Personal Epistemology Survey
Last spring 28 students in my physics
101 course took a 63-question survey which was comprised of questions from several
exisitng surveys.The students took the survey on-line, out of class.
Epistemological Beliefs Assessment
in Physical Science (EBAPS) 1
Nature of knowing and learning.
Does learning science consist mainly of absorbing information? Or, does one
need to actively work through the material?
- Tamara just read something in
her science textbook that seems to disagree with her own experiences. But
to learn science well, Tamara shouldn’t think about her own experiences;
she should just focus on what the book says.
Source of ability to learn.
Is being good at science mostly a matter of fixed natural ability? Or, can most
people become better at learning (and doing) science?
- Someone who doesn’t have
high natural ability can still learn the material well even in a hard chemistry
or physics class.
There are three other dimensions
to the EBAPS, which were not used: Real-life applicability, Evolving
knowledge and Structure of scientific knowledge.
Maryland Physics Expectations
Survey (MPEX) 2
Independence. Do students
take what is given to them by authorities without any evaluation? Or, do they
believe in the need to evaluate and understand independently?
- My grade in this course is primarily
determined by how familiar I am with the material. Insight or creativity has
little to do with it.
Coherence. Is physics a
collection of separated facts? Or, does physics need to be considered as a connected,
- If I came up with two different
approaches to a problem and they gave different answers, I would not worry
about it; I would just choose the answer that seemed most reasonable. (Assume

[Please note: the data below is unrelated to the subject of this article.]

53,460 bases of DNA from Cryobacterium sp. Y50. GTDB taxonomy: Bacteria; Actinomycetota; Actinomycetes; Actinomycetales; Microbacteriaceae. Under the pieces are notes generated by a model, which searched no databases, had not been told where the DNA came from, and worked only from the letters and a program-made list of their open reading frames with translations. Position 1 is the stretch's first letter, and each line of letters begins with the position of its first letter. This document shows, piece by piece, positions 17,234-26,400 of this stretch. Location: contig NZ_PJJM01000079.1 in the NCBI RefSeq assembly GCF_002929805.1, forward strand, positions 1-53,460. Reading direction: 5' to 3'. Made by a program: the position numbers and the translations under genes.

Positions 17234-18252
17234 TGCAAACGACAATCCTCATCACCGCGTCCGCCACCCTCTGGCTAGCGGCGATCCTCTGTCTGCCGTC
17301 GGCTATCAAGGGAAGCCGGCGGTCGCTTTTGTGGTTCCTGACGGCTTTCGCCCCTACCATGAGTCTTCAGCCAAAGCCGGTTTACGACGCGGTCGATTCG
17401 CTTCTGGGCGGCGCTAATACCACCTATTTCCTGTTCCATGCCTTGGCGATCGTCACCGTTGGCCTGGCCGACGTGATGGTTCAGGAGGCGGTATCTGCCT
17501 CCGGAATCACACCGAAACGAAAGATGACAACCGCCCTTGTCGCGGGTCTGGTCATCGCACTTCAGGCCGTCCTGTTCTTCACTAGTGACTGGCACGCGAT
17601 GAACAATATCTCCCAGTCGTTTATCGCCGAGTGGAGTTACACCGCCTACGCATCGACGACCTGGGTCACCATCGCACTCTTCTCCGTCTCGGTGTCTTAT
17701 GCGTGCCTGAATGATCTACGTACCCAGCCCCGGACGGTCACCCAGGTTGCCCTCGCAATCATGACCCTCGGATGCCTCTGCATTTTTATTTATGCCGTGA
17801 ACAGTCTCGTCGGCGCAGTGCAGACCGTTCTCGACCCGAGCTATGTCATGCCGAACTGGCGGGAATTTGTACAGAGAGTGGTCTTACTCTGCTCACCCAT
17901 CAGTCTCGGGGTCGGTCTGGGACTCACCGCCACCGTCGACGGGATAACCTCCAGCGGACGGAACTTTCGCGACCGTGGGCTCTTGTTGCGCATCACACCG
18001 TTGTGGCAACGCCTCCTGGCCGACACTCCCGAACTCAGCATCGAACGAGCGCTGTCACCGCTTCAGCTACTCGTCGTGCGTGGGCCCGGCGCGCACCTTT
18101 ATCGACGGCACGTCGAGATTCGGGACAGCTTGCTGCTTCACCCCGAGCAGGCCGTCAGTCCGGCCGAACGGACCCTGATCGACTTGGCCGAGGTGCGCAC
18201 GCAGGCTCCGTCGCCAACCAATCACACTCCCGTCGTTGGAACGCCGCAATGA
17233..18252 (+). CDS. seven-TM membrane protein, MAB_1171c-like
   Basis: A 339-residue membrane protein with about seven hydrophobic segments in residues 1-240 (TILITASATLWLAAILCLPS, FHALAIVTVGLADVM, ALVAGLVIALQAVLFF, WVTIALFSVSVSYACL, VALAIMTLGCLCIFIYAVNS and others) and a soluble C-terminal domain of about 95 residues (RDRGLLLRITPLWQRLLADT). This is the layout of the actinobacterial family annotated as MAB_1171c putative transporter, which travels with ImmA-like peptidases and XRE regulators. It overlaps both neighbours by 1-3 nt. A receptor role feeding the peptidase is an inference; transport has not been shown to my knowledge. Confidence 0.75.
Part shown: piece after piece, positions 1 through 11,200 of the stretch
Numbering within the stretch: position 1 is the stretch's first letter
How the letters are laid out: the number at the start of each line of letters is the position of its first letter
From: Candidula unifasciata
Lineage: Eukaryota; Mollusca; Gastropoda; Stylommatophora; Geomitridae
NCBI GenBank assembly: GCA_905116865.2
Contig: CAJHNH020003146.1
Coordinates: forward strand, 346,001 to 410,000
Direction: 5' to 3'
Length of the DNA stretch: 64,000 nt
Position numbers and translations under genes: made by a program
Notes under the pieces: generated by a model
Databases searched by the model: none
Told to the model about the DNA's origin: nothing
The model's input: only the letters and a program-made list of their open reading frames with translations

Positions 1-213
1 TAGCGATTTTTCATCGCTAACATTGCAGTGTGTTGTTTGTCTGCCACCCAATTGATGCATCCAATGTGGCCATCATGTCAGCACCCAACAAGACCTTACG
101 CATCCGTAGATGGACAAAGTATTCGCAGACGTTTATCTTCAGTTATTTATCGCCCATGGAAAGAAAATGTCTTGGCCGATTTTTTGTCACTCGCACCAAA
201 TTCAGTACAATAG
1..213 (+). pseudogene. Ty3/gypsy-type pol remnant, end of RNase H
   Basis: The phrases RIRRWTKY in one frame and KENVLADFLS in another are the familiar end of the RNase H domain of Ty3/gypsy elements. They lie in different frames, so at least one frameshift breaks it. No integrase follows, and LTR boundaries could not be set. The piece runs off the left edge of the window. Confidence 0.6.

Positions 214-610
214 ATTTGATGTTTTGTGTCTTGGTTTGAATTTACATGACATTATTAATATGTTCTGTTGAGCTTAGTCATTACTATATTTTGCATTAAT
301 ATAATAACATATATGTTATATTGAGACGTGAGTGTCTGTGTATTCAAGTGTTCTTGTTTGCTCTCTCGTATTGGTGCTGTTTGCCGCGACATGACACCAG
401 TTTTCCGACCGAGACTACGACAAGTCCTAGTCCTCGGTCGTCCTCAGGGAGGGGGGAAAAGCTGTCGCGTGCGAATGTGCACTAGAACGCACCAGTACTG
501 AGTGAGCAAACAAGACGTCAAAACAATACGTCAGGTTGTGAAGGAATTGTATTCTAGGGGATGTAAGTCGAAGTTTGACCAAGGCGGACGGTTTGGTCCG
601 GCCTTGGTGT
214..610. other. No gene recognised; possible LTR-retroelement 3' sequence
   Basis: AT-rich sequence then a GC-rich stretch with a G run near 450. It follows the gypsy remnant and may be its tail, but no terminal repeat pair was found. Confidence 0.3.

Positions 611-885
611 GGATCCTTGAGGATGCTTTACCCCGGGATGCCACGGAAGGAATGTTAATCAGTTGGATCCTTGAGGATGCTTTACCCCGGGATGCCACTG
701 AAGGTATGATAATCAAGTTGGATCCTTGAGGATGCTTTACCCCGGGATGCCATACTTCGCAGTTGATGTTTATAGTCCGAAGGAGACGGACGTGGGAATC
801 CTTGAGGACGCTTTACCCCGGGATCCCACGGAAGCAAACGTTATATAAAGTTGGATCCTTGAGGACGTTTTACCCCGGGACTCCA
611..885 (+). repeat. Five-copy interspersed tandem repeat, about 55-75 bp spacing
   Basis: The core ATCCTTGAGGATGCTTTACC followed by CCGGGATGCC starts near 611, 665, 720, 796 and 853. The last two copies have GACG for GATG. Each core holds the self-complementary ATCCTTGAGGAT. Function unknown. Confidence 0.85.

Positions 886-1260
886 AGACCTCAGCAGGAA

the answer is not in the back of the book.)
Concepts. Is learning focused
on memorizing and using formulas? Or, are the underlying ideas and concepts
- The most crucial thing in solving
a physics problem is finding the right equation to use.
There are three additional dimensions
that are included in the MPEX, but were not used: Reality link, Math
link, and Effort.
Questionnaire (EQ) 3
- To me studying means getting
the big ideas from the text, rather than details.
- When I study, I look for the
Ability to learn is innate
- Some people are born good learners,
others are just stuck with limited ability.
- Students who are "average"
in school remain "average" for the rest of their lives.
Can’t learn how to learn
- Everyone needs to learn how to
- The most successful people have
discovered how to improve their ability to learn.
Success is unrelated to hard
- Genius is 10% ability and 90%
- The really smart students don't
have to work hard to do well in school.
Concentrated effort is a waste
- If a person tries too hard to
understand a problem, they will most likely end up being confused.
- Usually you can figure out difficult
concepts if you eliminate all outside distractions and really concentrate.
Learn the first time
- Almost all the information you
can learn from a textbook you will get during the first reading.
- Going over and over a difficult
textbook chapter usually won't help you understand it.
Learning is quick
- If a person can't understand
something within a short amount of time, they should keep on trying.
- If you are ever going to be able
to understand something, it will make sense to you the first time you hear
Schommer’s EQ includes several
other subsets that were not used: Avoid ambiguity, Knowledge is
certain, Depend on authority, Don’t criticize authority,
and Seek single answers.
- B. White, A. Elby,
J. Frederiksen, and C. Schwarz. The Epistemological Beliefs Assessment
for Physical Science. presented at American Education Research Association.
- E. F. Redish, J. M.
Saul, and R. N. Steinberg, Student Expectations in Introductory Physics.
Am. J. Phys., 1998. 66(3): p. 212-224.
- Schommer, M. The
influence of age and schooling on epistemological beliefs. Br. J. Educ.
Psychol., 1998. 68: p. 551-562.